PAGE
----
The McMicking Insulator
by Carol McDougald
Reprinted from "Crown Jewels of the Wire", May 2001, page 22
Diligent digging by collectors over the past twenty-five years have unearthed
a good supply of this historic insulator that built the telegraph lines of
British Columbia. Today, it is probably still one the most affordable threadless
styles one can add to their collection.
The CD 734 is made of quality glass and can be found with two different
embossings. . .which involve the placement of "periods", period!
(after the C in B.C)
(R-Skirt) VICTORIA. B.C 75
(R-Skirt) VICTORIA. B.C. 75
Most units are a uniform light blue aqua or slight variation of that color,
with only a few examples having been found in a light green. Russ Paton, writing
in the Canadian Insulator Collector, March/April 1995, indicated that there are
a number of variations in height. "The height difference is caused by
varying amounts of glass below the embossing line. The tall variants have
approximately 5.0 - 6.0 mm of glass below the embossing line, where as the short
variants have less than 1.0 mm below the embossing. I believe that the height
difference in the molds was caused by base wear, and subsequent re-machining of the
bases. There is much speculation about the manufacturer of these insulators,
very little of which leads to a firm conclusion. My personal opinion is that
they were produced in British Columbia. The only other insulator that resembles
the CD 734 is the CD 734.8 'baby Battleford' (also of unknown manufacturer).
Both of these insulators have similar profile, size and glass button on the
inside top of the pinhole."
During the period in which Robert McMicking was
employed by the government telegraph system, he was involved in the development
of the lines throughout B.C. for a period of ten years following 1870.
of these lines, it appears, was let out to a contractor by the name of F.J.
Barnard, to run up the North Thompson River from Kamloops to Tete Jeun Cache. In
1875, materials of wire, insulators and side blocks were taken up the river by
the stern wheeler, the S.S. Martens. Mr. Barnard then cached these materials six
miles south of the little town of Avola, the spot being known as 'wire cache'.
For some reason the contract was not carried out, and these materials were
abandoned. It was at this spot in the summer of 1976 that I found several
McMicking insulators, as well as some mule shoes. It was also interesting to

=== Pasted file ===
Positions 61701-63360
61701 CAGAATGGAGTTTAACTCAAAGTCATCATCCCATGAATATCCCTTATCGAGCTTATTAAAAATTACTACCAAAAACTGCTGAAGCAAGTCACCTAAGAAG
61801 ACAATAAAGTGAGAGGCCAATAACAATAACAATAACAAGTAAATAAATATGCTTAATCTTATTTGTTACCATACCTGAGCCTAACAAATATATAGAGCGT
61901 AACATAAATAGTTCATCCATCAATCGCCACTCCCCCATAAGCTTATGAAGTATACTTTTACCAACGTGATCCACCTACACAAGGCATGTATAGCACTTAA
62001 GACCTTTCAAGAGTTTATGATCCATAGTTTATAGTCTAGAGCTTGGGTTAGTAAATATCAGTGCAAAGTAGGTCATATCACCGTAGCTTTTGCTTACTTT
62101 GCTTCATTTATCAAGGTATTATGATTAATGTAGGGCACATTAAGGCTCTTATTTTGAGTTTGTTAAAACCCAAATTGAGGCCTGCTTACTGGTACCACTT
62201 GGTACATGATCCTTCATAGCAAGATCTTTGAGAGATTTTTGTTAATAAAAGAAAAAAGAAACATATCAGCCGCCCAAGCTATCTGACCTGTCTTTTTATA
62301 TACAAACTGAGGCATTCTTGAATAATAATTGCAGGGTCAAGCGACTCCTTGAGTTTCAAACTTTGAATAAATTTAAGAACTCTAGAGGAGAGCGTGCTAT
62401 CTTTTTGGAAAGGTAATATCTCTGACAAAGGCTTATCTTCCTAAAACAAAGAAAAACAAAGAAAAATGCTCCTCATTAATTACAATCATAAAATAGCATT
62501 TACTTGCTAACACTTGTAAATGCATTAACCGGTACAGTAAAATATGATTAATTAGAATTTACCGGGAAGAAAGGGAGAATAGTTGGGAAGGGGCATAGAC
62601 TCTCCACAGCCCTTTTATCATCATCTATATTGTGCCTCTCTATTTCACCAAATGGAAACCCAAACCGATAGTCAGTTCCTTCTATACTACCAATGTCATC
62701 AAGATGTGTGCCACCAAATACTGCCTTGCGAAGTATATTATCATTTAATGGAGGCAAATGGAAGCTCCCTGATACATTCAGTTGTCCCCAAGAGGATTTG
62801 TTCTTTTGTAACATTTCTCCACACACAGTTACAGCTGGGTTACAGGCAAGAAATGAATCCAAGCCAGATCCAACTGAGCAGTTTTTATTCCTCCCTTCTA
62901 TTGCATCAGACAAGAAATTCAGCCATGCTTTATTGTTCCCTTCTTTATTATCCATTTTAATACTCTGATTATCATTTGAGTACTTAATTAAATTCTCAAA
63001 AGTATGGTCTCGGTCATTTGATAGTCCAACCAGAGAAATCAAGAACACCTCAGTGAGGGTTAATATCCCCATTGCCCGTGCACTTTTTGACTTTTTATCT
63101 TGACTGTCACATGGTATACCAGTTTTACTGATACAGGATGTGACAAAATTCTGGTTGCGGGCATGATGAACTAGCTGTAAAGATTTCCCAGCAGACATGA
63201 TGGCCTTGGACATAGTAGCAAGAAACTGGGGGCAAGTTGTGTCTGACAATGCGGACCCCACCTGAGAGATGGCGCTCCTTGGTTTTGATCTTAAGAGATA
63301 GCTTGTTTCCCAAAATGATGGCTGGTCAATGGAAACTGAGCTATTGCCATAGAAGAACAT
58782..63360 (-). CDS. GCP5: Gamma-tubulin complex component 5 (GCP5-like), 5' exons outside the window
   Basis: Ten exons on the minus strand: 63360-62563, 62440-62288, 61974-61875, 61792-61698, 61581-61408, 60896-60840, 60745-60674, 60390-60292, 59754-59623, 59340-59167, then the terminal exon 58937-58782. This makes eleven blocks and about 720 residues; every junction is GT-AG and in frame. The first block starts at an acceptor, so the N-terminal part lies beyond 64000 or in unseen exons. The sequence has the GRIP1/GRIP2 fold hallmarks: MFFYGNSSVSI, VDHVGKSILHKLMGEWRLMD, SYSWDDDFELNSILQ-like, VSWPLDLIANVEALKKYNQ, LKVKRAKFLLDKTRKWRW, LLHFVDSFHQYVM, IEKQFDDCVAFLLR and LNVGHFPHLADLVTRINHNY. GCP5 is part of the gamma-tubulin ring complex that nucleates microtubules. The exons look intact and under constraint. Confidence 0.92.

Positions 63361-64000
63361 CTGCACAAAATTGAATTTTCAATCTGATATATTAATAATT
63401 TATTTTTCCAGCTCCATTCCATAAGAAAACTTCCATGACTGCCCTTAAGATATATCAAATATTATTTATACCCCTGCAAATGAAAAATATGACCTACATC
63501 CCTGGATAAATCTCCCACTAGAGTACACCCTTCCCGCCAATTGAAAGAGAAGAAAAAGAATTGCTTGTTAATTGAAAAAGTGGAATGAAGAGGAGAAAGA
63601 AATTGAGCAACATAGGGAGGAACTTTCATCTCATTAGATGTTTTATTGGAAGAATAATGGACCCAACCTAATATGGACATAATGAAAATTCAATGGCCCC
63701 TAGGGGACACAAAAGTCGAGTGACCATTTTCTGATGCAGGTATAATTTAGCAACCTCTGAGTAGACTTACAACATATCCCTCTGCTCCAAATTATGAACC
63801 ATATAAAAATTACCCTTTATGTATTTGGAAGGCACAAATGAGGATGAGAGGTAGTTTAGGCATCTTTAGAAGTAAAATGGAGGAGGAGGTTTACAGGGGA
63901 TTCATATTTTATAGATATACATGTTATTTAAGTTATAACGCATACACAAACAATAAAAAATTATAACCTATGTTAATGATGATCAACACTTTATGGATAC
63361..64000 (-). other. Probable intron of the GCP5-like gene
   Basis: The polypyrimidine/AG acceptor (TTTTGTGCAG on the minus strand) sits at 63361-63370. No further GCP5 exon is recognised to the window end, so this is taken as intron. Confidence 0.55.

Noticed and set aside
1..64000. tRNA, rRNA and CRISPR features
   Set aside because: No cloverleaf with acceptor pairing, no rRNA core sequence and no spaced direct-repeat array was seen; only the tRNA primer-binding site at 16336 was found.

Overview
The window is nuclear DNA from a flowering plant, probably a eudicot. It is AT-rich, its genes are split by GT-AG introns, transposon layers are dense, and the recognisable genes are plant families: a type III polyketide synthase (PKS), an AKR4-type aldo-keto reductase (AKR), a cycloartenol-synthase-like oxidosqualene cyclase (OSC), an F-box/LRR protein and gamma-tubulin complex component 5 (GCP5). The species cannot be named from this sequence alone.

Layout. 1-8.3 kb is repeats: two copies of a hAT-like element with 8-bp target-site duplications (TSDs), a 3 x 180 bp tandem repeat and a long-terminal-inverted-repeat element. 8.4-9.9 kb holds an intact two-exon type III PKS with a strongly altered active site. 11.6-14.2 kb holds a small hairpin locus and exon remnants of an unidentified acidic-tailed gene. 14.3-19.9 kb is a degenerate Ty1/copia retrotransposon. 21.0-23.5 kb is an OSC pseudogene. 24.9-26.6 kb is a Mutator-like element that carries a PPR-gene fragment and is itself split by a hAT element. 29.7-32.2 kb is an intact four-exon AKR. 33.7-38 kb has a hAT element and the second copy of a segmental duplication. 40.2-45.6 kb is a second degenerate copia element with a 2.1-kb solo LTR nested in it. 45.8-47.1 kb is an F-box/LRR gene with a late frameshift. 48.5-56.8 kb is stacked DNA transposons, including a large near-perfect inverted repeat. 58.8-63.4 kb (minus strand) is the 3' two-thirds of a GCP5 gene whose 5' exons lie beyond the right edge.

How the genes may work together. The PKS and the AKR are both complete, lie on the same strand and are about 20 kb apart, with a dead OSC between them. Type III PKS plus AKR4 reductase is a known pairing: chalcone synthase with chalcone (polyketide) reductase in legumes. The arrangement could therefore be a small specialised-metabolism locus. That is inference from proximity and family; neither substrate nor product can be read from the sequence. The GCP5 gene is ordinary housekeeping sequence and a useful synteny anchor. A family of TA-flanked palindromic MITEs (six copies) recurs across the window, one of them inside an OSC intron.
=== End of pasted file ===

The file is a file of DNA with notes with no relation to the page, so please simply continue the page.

note that some of the homesteads in the vicinity had old telegraph wire strung
up for fence, and that the forest service had used some of these insulators for
stringing up a line to a lookout near the area." So wrote John Werstuik in
an article on the McMicking insulator in Crown Jewels of the Wire, August 1977.
In late 1974, Wilf and Margaret Secord unearthed a shattered McMicking
threadless near the "wire cache" where a wooden bridge used by logging
trucks crossed the North Thompson River. The next year, while passing the same
location, the Secords found that the embankment had been eroded by water and
there were a half dozen insulators laying on top of the ground. They spent three
days digging on that stop.
Eight years later, the Secords once again stopped at
the river crossing. Only this time, the old bridge had been replaced by a new
span. Timbers from the old bridge had been brought up from the river bed, and
with it, glass shards that were reminiscent of the old threadless McMickings.
Excavating with shovels and rakes, a second supply of insulators were found.
Most of the CD 734's in today's collections were lovingly unearthed by Margaret and Wilf and a handful of other
collectors who spent time turning the soil in British Columbia.
To bring the McMicking story up to date, we need to turn to Mark Lauckner who
was featured in a Victoria, B.C. newspaper article about the significance of
insulators as "historical communications artifacts". Several phone
calls resulted from that newspaper story and color photo of Mark admiring a
peacock blue signal! The most exciting call was from "an elderly woman in
Victoria. She asked me if I knew who Robert McMicking was. I said I knew a great
deal about him. She informed me that she was his granddaughter, and that she has
an old trunk full of his 'stuff', and that she would like to give it to me. I
told her that I would like to review it then pass it along to the Provincial
Archives of B.C. She invited me over for tea..." (Canadian Insulator
Collector, May/June, 1996)
Mark did indeed have a visit with Maude Church, the
granddaughter of Robert McMicking. And Mark was able to obtain wonderful
photographs of family photos which he published in Canadian Insulator
July/August 1996 as its editor.
In that same issue, Mark shares his favorite
McMicking story told to him by Maude: "Robert was 17 when his older
brother, with his military background, was chosen to lead the wagon train
heading west from Ontario to the gold strikes of B.C. Robert really wanted to
go, but his brother told him he could not because he was just a kid. As the
wagon train was a few hundred feet long, he hitched a ride with the last coach
in the line, totally unknown to his brother who was up at the front. It wasn't
until a week later that he was discovered by his brother. He became known as the
'Jimmy run boy' because of his young age, and was used as an errand boy by the
Overlanders. One day he was sent to a shop for supplies, and as he was being
served he heard the telegraph sounder clicking away in the background. When he
asked the shopkeeper if he was going to respond to the message, he replied that
the telegraph agent was often a home sick, and he couldn't understand the code
anyway. Robert told the shopkeeper what the message said, as he learned the
telegraph code back in Ontario. The shopkeeper instantly gave him the job."
Patting the thick McMicking family scrapbook, she remarked, "None of this
would have happened if he [grandfather Robert] wasn't sent for groceries that